Effects on HbA1c and weight loss

Currently approved glucagon-like peptide-1 receptor agonists for diabetes mellitus
As a class, GLP-1 receptor agonists have been proven to cause significant reduction in HbA1c levels. In a meta-analysis of 17 randomized controlled trials involving patients with type 2 DM with suboptimal control on 1 or 2 oral agents, GLP-1 agonists decreased HbA1c levels by 1% (treatment difference 0.5% to 1.6%) compared with placebo.8 HbA1c reductions from each GLP-1 agonist along with dosing, administration, and weight loss benefit are shown in Table 2.9–14

Of the current GLP-1 agonists, exenatide and liraglutide have been on the market the longest, thus studied more in terms of weight reduction.

Exenatide. Exenatide BID was the first GLP-1 agonist, approved by the US Food and Drug Administration (FDA) in 2005 for the treatment of type 2 DM. In a 30-week triple-blind, placebo-controlled study of 336 patients already on background therapy with metformin, progressive weight loss was noted with exenatide 5 μg (−1.6 ± 0.4 kg) and exenatide 10 μg (−2.8 ± 0.5 kg) compared with placebo (−0.3 ± 0.3 kg; P < .001).15 A meta-analysis of 14 trials with 2,583 patients showed significant weight reduction with both exenatide 5 μg twice daily (a difference of −0.56 kg, 95% confidence interval [CI] −1.07 to −0.06, P = .0002) in 8 trials and exenatide 10 μg twice daily (a difference of −1.24 kg, 95% CI −1.69 to −0.78, P < .001) in 12 trials, after treatment for more than 16 weeks.16

Liraglutide. Liraglutide has a longer half-life than exenatide and is administered once daily. It is not a first-line therapy for type 2 DM and is recommended as an add-on. Approved daily doses for type 2 DM are 1.2 mg and 1.8 mg.

Multiple studies of glycemic control and weight loss with liraglutide have been conducted since its introduction to the US market in 2010. In the Liraglutide Effect and Action in Diabetes (LEAD) series of trials, liraglutide use as monotherapy or in combination with oral agents was associated with significant dose-dependent weight loss.17 Liraglutide monotherapy (at 1.2 mg and 1.8 mg) compared with glimepiride in the LEAD-3 trial led to significant weight reduction (2.1 kg and 2.5 kg, respectively, P < .001) after 16 weeks, and was sustained up to 52 weeks.18 Addition of liraglutide (at 1.2 mg and 1.8 mg) to metformin plus rosiglitazone resulted in significant weight loss (1.02 kg and 2.02 kg, respectively) whereas the addition of placebo caused a 0.6-kg weight gain (P < .001).19 The SCALE study randomized 846 adults with type 2 DM who were overweight to obese (body mass index [BMI] ≥ 27 kg/m2), were taking 0 to 3 oral antihyperglycemic agents (metformin, thiazolidinedione, and a sulfonylurea), and had stable body weight and an HbA1c of 7% to 10% to liraglutide 1.8 mg, liraglutide 3.0 mg, or placebo. Mean weight loss after 56 weeks was 6.0% (6.4 kg) with liraglutide 1.8 mg, 4.7% (5.0 kg) with liraglutide 3.0 mg, and 2.0% (2.2 kg) with placebo.20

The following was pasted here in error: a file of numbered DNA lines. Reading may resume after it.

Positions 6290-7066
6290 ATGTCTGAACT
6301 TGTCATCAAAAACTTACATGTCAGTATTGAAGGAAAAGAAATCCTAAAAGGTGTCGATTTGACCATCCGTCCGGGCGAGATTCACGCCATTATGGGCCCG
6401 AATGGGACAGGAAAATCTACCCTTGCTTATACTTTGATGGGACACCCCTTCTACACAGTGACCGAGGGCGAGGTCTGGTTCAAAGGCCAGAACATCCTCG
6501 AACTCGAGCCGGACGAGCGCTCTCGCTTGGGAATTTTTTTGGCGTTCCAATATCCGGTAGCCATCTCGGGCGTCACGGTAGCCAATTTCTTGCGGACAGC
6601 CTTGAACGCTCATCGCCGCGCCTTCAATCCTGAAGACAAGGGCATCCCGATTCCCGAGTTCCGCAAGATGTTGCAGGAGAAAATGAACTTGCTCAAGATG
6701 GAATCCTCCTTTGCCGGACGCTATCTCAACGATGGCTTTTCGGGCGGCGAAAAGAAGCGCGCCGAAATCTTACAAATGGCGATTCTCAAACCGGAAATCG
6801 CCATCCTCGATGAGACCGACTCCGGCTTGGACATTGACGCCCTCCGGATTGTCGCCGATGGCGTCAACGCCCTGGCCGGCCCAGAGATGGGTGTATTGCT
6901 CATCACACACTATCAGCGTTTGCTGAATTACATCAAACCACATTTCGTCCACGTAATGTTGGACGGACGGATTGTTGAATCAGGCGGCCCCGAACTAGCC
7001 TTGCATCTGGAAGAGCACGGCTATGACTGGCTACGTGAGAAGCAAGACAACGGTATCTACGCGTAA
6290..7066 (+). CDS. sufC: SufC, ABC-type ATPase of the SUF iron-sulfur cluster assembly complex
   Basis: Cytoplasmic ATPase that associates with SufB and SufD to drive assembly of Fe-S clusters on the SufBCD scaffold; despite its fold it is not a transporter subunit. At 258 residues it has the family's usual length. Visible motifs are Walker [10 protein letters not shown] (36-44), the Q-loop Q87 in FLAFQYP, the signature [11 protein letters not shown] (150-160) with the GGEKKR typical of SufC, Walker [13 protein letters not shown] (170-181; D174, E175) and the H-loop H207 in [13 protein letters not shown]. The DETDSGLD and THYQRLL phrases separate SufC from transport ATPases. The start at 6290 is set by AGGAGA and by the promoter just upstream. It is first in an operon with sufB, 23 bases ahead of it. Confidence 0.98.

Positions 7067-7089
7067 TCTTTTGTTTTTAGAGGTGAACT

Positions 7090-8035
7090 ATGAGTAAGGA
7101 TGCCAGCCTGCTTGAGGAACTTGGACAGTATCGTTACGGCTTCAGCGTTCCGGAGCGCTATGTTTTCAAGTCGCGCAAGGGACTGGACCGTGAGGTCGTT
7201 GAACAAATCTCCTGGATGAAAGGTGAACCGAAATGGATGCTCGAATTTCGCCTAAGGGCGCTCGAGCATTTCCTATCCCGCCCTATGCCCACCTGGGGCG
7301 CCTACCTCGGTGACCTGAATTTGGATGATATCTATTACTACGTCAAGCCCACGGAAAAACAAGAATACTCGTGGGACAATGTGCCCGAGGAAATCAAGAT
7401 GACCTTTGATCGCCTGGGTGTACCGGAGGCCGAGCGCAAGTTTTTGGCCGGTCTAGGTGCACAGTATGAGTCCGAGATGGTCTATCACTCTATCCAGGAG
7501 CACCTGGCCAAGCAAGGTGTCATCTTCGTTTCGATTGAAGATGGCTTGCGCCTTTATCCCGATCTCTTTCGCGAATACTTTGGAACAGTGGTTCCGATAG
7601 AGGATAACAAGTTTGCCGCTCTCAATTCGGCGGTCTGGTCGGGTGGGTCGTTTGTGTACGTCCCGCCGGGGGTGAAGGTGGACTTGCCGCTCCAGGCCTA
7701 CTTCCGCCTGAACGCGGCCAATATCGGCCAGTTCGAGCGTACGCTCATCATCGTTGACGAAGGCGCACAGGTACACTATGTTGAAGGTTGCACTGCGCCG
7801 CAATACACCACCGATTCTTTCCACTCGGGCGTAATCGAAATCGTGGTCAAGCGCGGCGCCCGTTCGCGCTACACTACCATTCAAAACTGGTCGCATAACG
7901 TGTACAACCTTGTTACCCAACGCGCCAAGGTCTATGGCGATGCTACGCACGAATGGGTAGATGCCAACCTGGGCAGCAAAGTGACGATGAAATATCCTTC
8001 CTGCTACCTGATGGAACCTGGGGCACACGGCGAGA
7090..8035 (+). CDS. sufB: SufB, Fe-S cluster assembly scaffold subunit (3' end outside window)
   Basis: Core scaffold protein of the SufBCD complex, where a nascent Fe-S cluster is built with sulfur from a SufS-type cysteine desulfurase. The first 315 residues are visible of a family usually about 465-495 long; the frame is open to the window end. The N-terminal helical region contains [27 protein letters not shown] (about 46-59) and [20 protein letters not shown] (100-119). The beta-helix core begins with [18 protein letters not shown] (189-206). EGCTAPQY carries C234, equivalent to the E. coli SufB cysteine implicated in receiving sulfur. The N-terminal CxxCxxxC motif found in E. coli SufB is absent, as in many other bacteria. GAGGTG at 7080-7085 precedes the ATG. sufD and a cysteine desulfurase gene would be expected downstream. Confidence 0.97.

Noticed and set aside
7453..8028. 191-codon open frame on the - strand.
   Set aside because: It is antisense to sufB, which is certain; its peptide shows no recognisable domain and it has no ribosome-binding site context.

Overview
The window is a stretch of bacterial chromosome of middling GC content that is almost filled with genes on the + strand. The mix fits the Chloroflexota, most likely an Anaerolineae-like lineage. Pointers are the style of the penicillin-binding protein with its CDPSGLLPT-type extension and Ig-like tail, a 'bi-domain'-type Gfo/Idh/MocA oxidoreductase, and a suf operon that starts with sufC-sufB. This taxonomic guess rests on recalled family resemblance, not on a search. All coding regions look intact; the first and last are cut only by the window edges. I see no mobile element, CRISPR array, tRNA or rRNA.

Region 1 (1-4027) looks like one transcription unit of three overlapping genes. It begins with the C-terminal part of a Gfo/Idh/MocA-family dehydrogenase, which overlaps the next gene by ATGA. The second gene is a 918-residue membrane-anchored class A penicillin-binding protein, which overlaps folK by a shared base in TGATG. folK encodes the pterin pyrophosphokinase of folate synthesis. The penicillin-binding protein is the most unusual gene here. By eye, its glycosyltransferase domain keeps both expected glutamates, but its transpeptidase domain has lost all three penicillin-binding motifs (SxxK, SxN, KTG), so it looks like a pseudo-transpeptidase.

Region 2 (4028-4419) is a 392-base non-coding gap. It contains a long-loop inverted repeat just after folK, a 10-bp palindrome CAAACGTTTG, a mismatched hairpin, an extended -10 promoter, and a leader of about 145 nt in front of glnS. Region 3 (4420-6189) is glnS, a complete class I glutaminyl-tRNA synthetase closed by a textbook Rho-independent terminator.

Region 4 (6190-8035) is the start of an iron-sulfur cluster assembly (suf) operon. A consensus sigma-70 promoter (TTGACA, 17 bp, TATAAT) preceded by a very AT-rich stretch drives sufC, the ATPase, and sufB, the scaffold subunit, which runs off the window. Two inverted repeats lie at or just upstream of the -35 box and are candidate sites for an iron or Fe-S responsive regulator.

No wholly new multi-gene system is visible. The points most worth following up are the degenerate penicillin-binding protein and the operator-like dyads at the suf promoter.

In 2016, high-dose once-daily liraglutide 3.0 mg (Saxenda) was approved by the FDA for weight loss. In a double-blind randomized trial of liraglutide 3.0 mg vs placebo in patients who had a BMI of at least 30 or who had a BMI of at least 27 plus treated or untreated dyslipidemia or hypertension, Pi-Sunyer et al21 reported a mean weight reduction of 8.4 ± 7.3 kg with liraglutide vs 2.8 ± 6.5 kg with placebo (a difference of −5.6 kg, 95% CI −6.0 to −5.1, P < .001) after 56 weeks. Furthermore, 63.2% of patients in the liraglutide group lost at least 5% of body weight vs 27.1% with placebo, and 33.1% in the liraglutide group lost 10% or more of body weight vs 10.6% in the placebo group (P < .001).21 Of note, liraglutide 3.0 mg is not indicated for type 2 DM per se.

In a 2012 meta-analysis of randomized controlled trials of adults with and without type 2 DM, with a BMI of 25 or greater, and who received GLP-1 receptor agonists at clinically rele­vant doses (exenatide ≥ 10 μg/day, exenatide ≥ 2 mg/week, or liraglutide ≥ 1.2 mg/day), those taking GLP-1 receptor agonists had more weight loss than those on a control intervention (oral antihyperglycemic, insulin, or placebo) at a minimum of 20 weeks, with a weighted mean difference −2.9 kg (95% CI −3.6 to −2.2) in 21 trials and 6,411 participants.22

GLP-1 agonists currently being investigated for obesity treatment are lixisenatide, albiglutide, taspoglutide, and oxyntomodulin.23

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Antiobesity drugs in the management of type 2 diabetes: A shift in thinking?